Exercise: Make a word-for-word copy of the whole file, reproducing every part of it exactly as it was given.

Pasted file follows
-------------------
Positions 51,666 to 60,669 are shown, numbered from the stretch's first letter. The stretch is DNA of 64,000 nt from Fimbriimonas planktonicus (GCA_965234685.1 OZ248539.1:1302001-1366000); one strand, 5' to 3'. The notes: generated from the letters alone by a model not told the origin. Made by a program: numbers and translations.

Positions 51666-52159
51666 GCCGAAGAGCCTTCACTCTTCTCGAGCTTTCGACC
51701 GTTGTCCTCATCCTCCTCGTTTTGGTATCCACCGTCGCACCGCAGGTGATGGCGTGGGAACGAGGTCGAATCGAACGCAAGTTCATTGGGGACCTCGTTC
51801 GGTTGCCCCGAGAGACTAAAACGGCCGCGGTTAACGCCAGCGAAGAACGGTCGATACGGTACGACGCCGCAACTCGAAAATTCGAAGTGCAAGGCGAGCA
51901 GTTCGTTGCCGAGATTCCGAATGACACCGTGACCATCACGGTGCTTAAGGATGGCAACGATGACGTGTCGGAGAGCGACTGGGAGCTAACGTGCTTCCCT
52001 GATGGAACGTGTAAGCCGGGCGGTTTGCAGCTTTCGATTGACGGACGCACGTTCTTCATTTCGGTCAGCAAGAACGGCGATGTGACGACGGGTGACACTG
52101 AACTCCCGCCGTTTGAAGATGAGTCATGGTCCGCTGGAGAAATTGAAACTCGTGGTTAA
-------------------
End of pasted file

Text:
Positions 51,666 to 60,669 are shown, numbered from the stretch's first letter. The stretch is DNA of 64,000 nt from Fimbriimonas planktonicus (GCA_965234685.1 OZ248539.1:1302001-1366000); one strand, 5' to 3'. The notes: generated from the letters alone by a model not told the origin. Made by a program: numbers and translations.

Positions 51666-52159
51666 GCCGAAGAGCCTTCACTCTTCTCGAGCTTTCGACC
51701 GTTGTCCTCATCCTCCTCGTTTTGGTATCCACCGTCGCACCGCAGGTGATGGCGTGGGAACGAGGTCGAATCGAACGCAAGTTCATTGGGGACCTCGTTC
51801 GGTTGCCCCGAGAGACTAAAACGGCCGCGGTTAACGCCAGCGAAGAACGGTCGATACGGTACGACGCCGCAACTCGAAAATTCGAAGTGCAAGGCGAGCA
51901 GTTCGTTGCCGAGATTCCGAATGACACCGTGACCATCACGGTGCTTAAGGATGGCAACGATGACGTGTCGGAGAGCGACTGGGAGCTAACGTGCTTCCCT
52001 GATGGAACGTGTAAGCCGGGCGGTTTGCAGCTTTCGATTGACGGACGCACGTTCTTCATTTCGGTCAGCAAGAACGGCGATGTGACGACGGGTGACACTG
52101 AACTCCCGCCGTTTGAAGATGAGTCATGGTCCGCTGGAGAAATTGAAACTCGTGGTTAA